7. woolleyworm

    woolleyworm Active Member

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  8. 312shooter

    312shooter Active Member

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    I can throw numbers out there, but I won't. Satisfaction is what keeps my head into reloading, not to mention a good laugh at your factory ammo shooting buds because they juuuuust can't afford to stay at the range nearly as long as you! Thats just the icing on the reloaders cake, (especially after picking up all THEIR BRASS):D
  9. polishshooter

    polishshooter Active Member

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    312 I hear you!

    When I shot IPSC we always practiced with the rule that whoever LOST the last timed practice round picked up all the brass.

    I had my practice ammo marked with a Sharpie and knew what practice brass of mine was decent and what wasn't...


    So as a "C" class shooter shooting regularly with at least one "B" and one "A" I picked up a LOT of brass:p:D

    But is is AMAZING how many times I was stuck on my hands and knees my mixed "tired" mostly FOUND :p:RP or other commercial "ratty" cases ended up in THEIR piles when a LOT of their decent military cases ended up in MINE!:p:D
  10. gdmoody

    gdmoody Moderator Supporting Member

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    Here is a link to a place where you can figure out the cost of each round. You plug in the costs for each component and the calculator will give you the cost per round or 50 rounds or 1000 rounds:

    http://www.handloads.com/calc/loadingCosts.asp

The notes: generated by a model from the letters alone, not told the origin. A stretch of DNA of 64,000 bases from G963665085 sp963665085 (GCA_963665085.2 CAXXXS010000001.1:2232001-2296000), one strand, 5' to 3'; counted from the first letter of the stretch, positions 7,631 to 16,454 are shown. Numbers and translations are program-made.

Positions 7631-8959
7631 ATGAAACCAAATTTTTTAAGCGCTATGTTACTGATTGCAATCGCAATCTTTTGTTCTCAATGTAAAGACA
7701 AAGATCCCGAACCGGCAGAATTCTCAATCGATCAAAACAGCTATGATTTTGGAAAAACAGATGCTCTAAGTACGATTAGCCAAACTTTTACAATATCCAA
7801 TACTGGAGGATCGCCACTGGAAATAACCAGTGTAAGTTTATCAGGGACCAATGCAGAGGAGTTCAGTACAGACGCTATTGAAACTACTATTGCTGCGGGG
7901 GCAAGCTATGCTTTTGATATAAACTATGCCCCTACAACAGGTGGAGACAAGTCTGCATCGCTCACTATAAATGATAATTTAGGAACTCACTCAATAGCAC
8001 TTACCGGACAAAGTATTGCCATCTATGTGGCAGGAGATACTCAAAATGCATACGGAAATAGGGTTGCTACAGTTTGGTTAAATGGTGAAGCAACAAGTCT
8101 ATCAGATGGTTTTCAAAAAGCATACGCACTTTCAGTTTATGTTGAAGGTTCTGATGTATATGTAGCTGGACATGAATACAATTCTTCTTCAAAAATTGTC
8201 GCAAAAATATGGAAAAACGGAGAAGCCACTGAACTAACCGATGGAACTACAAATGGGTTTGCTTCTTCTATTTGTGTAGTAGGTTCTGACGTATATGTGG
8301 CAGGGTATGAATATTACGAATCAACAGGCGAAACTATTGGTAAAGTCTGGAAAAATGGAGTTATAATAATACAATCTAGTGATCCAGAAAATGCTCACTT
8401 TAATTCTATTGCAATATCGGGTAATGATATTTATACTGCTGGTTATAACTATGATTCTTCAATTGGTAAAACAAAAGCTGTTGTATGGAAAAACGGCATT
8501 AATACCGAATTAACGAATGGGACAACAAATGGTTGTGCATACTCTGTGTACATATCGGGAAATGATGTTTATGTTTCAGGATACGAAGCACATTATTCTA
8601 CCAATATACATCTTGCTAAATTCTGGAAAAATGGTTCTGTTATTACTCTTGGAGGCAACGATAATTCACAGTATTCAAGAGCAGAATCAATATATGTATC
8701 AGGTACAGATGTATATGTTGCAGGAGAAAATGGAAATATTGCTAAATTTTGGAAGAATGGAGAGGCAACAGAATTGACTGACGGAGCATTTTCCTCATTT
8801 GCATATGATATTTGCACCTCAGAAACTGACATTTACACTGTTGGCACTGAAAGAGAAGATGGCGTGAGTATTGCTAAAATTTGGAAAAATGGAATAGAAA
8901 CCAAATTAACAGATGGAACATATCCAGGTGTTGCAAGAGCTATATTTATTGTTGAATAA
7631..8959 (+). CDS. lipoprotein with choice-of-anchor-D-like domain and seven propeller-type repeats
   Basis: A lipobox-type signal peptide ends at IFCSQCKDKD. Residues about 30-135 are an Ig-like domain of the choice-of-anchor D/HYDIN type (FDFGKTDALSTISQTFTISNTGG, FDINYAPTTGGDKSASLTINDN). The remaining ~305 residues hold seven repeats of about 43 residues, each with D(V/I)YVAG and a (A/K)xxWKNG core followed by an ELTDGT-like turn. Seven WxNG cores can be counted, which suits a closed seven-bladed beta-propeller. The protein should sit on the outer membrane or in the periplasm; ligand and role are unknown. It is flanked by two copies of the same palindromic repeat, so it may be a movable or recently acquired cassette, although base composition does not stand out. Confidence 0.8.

11. carver

    carver Moderator

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    Bertgamble2001, you will get a lot of information here, these folks are very knowledgeable. I myself have been reloading pistol ammo for well over 30 years, and I only reload to save money. Not real sure about how much I save, but I sure do have a lot of bullets! Here is a place for you to caculate exactly what you are spending on reloading. Check it out!
    http://www.handloads.com/calc/loadingCosts.asp
  12. hunter29180

    hunter29180 Well-Known Member

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    i think what all this means is YES it costs less per shot and so you will save $$..the problem is you WILL spend the same or more $$ all because you WILL shoot 3-4 times as much as before and EXPONETILY expand your shooting pleasure!!! and that last is PRICELESS!!
  13. Jay

    Jay New Member

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    One additional caveat in favor of reloading..... here in Indiana, the winters can be a bit on the fresh side. I do most of my reloading when the winter weather restricts my outdoor activities. When I head for the range towards spring, I have thousands of rounds of various calibers to shoot up.... win-win
  14. the yooper

    the yooper New Member

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    i reload for a hobby for me and my boy/ acc/cost savings!! we only reload hi dollar amo example . 340 wby mag store price 60 to80 $ a box i can reload the same bullet powder and primer in MY brass 20 to30 $ and more acc..
    long winters up hear in the UP [upper michigan] so its a good winter hobby for us and passing on some skills. to my boy.
    and you can inprove your acc.
    i load 340wby mag 300wby mag 270 win 44 amg [308 win 223win for acc only allso buy in bulk] 40 9mm allso buy in bulk
    hope this helps you . its win win win for us.:D
  15. Gene Seward

    Gene Seward Member

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    I thought for years that I wanted to, but was afraid I would blow something up. LOL I started about 4 years ago, and love every minute that I am at my bench. You need to do it for relaxation if for no other reason. BTW, my accuracy is WAAAAAAY better with my reloads. Good Luck.